Rumors of flexible (or bendy) devices are nothing new, but with curved screens now becoming the norm, it’s the next logical step for some device makers. Most recently, those rumors suggest Samsung could be working towards mass marketing folding or flexible devices in around 2019. There’s just one problem – it’s a form factor that hasn’t ever really worked before.
Consider the foldable options, as that’s the current suggestion. Can you think of any other devices that have used a folding design in the way a phone would work. There’s the Sony Tablet P, a self-explanatory named device that launched in 2011, a full six years ago. It didn’t need a foldable screen, it instead used dual screens and a hinge. Oh, and massive bezels that made the device a little unwieldy to hold and use at the same time, but that wasn’t unusual back in 2011.
Now, Samsung’s touting a virtually bezel-less display on the S8 and S8+, and times have changed. Except that they haven’t, really. According to the most recent purported leaks, a ‘true’ foldable display will be comprised of a single screen that can physically fold up on itself, whereas the rumored handset, only a few thousand of which will reportedly be made, will be a hinged device with two displays.
That sounds both an awful lot like a more modern version of the Tablet P, and reminiscent of a clamshell design, if it folds vertically, rather than horizontally.
The technical ability to make a device that folds (or bends) won’t be the defining factor in its success, however. What will make all the difference is what that extra display enables for the user.
Remember the YotaPhone (and superior YotaPhone 2)? That wasn’t a foldable device, but it has some similarities with foldable and bendable phones of the future, and that’s the rear-facing e-ink screen. It was e-ink so that it didn’t drain your battery unnecessarily, and indeed, it could potentially help you save your battery a little.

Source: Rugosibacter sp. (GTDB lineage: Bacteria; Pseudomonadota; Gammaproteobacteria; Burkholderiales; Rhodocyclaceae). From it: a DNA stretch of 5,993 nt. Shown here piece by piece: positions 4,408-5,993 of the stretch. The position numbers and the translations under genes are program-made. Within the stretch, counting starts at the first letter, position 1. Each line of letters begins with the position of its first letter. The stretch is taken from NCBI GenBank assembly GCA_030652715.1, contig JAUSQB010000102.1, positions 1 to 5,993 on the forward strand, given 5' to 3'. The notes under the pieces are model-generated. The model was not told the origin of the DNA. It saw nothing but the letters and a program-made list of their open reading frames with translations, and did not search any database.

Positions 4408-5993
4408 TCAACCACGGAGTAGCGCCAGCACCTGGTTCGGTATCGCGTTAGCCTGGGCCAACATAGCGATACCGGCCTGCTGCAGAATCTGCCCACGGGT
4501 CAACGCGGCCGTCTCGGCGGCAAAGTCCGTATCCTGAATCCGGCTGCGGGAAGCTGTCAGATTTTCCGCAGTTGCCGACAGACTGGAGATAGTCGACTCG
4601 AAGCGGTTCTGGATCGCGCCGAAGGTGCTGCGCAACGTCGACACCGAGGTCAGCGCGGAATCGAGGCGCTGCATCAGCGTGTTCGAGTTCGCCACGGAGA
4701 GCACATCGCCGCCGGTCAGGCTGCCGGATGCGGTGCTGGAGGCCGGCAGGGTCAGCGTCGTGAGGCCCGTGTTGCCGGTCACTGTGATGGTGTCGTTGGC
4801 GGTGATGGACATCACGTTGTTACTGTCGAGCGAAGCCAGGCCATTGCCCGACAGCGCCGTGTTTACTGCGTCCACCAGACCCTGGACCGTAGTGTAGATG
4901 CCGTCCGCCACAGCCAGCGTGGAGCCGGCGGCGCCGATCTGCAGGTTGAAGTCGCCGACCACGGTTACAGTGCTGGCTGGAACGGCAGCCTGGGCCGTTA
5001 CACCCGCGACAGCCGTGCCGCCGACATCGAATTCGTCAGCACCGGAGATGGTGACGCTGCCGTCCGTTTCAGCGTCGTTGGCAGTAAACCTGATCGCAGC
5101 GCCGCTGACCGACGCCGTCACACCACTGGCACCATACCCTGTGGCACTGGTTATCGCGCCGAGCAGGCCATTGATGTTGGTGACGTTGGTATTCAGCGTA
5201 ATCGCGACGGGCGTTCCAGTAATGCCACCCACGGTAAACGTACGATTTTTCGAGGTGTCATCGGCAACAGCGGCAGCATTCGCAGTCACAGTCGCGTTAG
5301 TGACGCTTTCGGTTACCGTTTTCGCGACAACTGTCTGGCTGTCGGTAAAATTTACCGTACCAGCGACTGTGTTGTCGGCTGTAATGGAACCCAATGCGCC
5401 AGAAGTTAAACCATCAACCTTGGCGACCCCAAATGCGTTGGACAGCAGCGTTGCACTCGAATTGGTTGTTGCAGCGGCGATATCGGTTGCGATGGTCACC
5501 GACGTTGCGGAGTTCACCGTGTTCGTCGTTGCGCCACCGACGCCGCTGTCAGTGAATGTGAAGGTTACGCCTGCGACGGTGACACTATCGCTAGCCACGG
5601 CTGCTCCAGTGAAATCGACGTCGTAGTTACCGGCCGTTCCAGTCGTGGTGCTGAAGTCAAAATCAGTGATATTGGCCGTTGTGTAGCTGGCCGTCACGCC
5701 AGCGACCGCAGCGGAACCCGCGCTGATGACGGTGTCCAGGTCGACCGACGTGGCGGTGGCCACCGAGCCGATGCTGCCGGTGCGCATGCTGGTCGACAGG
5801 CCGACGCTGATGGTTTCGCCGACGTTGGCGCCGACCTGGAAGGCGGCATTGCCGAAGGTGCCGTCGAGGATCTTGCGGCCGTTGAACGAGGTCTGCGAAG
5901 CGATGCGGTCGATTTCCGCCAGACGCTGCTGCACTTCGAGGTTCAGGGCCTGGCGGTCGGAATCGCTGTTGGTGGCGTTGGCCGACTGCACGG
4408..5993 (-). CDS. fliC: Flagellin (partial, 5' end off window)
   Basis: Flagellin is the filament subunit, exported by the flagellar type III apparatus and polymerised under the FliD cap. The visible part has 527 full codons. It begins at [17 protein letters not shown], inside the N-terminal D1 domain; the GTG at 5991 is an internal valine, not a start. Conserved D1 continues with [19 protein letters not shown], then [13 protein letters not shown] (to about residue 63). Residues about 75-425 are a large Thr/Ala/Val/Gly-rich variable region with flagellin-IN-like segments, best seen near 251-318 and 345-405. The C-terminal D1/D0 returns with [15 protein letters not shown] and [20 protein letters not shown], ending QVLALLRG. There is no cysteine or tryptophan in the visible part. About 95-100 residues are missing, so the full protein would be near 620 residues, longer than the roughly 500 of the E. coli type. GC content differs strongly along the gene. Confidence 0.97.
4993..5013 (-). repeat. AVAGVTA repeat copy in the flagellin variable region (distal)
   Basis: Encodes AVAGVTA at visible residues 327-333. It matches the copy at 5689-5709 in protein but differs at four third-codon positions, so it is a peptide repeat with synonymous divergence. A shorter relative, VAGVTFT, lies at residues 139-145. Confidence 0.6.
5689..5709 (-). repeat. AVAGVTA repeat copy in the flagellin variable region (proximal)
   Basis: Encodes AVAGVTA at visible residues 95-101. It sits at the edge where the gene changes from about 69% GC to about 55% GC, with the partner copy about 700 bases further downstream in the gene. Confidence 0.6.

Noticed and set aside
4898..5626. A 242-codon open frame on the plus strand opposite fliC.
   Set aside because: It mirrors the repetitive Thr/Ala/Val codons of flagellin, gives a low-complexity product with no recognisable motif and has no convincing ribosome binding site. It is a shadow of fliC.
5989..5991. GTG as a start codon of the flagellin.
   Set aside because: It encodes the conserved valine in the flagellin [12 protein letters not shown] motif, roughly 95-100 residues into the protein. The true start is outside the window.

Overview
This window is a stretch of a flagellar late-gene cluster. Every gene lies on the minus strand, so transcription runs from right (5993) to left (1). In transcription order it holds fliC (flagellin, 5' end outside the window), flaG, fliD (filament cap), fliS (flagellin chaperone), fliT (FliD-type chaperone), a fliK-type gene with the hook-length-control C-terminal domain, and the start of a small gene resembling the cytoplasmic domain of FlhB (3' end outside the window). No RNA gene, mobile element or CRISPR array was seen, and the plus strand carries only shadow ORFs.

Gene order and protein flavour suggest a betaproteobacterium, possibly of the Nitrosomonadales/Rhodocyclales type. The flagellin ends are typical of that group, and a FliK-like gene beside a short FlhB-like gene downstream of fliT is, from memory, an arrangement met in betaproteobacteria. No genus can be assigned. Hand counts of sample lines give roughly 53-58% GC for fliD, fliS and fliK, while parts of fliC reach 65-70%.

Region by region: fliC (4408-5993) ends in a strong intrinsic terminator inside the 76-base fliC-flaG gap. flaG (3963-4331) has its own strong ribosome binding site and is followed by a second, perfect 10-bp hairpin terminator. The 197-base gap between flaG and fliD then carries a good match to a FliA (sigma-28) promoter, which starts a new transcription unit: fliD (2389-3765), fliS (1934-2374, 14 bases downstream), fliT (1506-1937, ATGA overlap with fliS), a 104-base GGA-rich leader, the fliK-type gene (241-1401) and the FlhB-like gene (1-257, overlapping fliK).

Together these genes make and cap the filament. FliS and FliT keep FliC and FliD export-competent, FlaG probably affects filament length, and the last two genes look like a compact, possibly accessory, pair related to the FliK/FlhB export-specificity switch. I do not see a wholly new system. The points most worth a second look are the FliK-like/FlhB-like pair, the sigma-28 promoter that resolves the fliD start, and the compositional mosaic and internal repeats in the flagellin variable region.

That, by any measure, was not a popular device. Nor was the Tablet P. Both were novelties made because it was possible to make them, not because the market was clamoring for them, and that’s not a rare situation for the tech world. We live in a time when people are trying to crowdfund ideas like this. Invention is often not born out of necessity.
That’s not to say that we don’t need folding or bendy phones. Perhaps we do. Perhaps it’s the single greatest innovation to happen to phones since… well, the last one. Perhaps it will have that killer feature or usage case that’ll make total sense.
If it doesn’t, however, that extra screen is going to add weight, drain the battery and potentially open the phone up to twice the potential of getting damaged or scratched. Presumably, at least initially, foldable phones will come at a premium too, so you’ll probably be paying the extra ‘early adopter’ tax.
There’s nothing wrong with clam shell phones, and a single screen that folds in two feels like a more futuristic prospect, but without a genuinely good use for that extra display real-estate, they can only ever exist in the novelty market.
Perhaps as importantly as what they’ll provide to the phone market is what they’ll enable in as-yet unimagined designs for other devices. Samsung’s now established curved-edge smartphones are a product of overcoming some of the challenges in producing bendable panels, and they’re some of the best looking devices available.
In 2017, it looks like the future of flexible phones is still a fair way in the distance.
Would you want a bendy phone? Let us know in the comments below!
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